State think tank Philippine Institute for Development Studies said the quality of the Philippine telecommunication regulatory environment is significantly below international standards. In a discussion paper authored by Ma. Kristina Ortiz, Ramonette Serafica and Jose Carlos Alexis Bairan, PIDS said the Philippines had an overall rating of 52.50, which is midway of the ideal level in the scoring system set by the International Telecommunications Union. This makes the Philippines the second lowest among seven Southeast Asian countries assessed. The other six are Singapore, Malaysia, Thailand, Vietnam, Myanmar and Cambodia. The countries were reviewed in four clusters, namely regulatory authority, mandate, regime and competition framework. Of the four clusters, the Philippines scored lowest in the regulatory regime with only 7 out of 30 points. Regulatory regime reviews specific regulatory interventions and covers the kind of targeted regulation needed to promote a healthy competitive environment. For one, the Philippines does not issue global or unified licenses, which is considered optimal and reflects increased market liberalization in the global market. The absence of number portability, or the ability of mobile phone users to retain their mobile number when changing from one mobile network carrier to another, is also considered a weakness of Philippine telcos. “Policies that will reduce customer switching and search costs, as well as the promotion of the efficient use of facilities, embedding adequate monitoring and data reporting, and clearly specifying obligations or rules of conduct of various market players are seen as possible interventions to improve telcos in the country,” the authors said in a report. Another flaw of Philippine telcos is regulatory mandate, which evaluates the various functions of the regulator based on its thrusts. The Philippines ranked second lowest with 10.5 next to Myanmar with 7.5 out of a possible 22 points, due to a number of factors such as the lack of regulatory mandate over interconnection rates and universal access or service.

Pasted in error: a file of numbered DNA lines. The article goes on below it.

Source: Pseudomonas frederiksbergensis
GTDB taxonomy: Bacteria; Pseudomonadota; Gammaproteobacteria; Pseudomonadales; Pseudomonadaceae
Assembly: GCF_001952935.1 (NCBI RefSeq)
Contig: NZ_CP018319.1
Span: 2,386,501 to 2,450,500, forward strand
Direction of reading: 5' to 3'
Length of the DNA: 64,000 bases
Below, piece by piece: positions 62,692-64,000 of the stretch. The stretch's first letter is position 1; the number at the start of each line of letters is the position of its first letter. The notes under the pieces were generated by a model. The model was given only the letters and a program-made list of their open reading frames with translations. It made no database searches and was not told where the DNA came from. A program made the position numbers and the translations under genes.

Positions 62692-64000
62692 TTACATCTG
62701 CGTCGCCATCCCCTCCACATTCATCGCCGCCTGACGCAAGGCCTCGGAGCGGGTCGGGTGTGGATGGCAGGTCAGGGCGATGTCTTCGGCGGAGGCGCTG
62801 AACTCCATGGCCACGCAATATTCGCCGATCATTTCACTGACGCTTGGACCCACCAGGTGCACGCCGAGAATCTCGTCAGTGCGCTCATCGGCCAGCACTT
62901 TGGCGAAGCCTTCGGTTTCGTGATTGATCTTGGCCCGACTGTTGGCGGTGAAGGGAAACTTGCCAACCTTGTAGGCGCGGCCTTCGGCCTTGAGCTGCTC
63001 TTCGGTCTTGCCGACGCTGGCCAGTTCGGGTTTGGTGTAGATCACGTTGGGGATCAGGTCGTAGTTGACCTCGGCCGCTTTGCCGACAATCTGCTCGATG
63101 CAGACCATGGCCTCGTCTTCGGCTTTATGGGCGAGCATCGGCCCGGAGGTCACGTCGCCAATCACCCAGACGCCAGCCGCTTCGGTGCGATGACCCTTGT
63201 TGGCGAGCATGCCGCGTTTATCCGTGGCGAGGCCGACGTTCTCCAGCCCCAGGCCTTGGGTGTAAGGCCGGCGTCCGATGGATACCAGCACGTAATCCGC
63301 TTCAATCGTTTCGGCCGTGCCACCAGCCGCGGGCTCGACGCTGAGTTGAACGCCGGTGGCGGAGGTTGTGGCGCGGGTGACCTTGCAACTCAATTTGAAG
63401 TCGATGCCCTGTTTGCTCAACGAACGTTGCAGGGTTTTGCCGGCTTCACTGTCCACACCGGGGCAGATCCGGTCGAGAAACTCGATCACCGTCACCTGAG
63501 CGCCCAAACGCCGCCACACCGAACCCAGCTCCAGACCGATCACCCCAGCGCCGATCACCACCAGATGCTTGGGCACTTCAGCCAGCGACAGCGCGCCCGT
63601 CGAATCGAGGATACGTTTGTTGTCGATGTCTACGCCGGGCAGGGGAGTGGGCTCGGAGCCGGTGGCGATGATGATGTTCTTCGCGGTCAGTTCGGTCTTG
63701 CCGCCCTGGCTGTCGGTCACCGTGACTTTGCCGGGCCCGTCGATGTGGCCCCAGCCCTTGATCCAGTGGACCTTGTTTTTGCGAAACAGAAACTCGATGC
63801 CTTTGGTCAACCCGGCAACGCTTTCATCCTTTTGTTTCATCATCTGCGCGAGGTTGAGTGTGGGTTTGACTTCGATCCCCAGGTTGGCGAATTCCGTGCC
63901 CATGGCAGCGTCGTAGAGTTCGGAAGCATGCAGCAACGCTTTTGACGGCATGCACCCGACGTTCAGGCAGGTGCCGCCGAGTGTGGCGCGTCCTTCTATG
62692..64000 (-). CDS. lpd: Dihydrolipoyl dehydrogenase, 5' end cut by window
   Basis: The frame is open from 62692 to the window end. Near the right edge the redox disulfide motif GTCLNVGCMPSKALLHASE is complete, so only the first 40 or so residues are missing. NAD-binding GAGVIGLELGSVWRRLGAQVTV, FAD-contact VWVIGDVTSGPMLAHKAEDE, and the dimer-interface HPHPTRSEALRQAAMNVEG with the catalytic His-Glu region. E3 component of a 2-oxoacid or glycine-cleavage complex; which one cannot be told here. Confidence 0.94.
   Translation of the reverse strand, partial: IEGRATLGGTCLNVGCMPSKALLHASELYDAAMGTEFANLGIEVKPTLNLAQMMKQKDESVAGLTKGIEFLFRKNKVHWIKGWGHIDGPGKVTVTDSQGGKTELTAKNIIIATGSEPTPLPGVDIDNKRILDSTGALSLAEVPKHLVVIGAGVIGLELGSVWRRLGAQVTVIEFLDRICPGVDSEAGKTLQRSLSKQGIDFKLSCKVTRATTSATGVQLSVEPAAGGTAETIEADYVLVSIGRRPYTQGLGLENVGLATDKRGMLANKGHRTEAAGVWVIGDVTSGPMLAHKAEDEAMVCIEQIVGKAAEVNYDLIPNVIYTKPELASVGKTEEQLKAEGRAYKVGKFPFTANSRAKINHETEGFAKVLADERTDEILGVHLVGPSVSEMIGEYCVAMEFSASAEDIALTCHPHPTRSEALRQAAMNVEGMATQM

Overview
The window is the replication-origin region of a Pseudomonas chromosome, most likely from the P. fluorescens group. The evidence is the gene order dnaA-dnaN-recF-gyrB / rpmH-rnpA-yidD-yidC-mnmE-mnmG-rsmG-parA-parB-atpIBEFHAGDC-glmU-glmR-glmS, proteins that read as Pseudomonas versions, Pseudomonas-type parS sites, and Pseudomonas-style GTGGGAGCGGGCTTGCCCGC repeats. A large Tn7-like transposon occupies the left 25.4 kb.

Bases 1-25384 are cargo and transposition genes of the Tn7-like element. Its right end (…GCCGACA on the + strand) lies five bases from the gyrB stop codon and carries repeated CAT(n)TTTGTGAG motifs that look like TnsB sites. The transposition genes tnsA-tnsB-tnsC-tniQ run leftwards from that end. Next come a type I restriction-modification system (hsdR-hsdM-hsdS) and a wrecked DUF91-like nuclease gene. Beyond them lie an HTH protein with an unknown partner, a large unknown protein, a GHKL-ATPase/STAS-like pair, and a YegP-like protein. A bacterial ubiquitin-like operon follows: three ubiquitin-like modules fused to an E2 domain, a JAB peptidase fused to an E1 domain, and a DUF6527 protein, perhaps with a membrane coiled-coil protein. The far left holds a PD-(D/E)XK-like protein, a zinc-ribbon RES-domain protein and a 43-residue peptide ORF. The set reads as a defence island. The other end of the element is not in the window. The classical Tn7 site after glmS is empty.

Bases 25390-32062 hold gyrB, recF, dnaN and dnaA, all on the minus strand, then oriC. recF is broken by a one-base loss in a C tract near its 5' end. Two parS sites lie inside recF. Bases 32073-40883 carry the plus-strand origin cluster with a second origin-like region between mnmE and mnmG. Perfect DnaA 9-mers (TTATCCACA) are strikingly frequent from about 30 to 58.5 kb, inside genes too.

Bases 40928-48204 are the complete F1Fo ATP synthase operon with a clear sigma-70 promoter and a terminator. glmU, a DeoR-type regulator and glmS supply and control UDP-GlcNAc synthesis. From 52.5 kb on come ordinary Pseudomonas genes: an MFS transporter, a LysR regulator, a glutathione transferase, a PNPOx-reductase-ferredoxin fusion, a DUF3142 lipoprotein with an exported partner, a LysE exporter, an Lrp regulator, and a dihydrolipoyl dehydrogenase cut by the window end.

Main Menu

Secondary Menu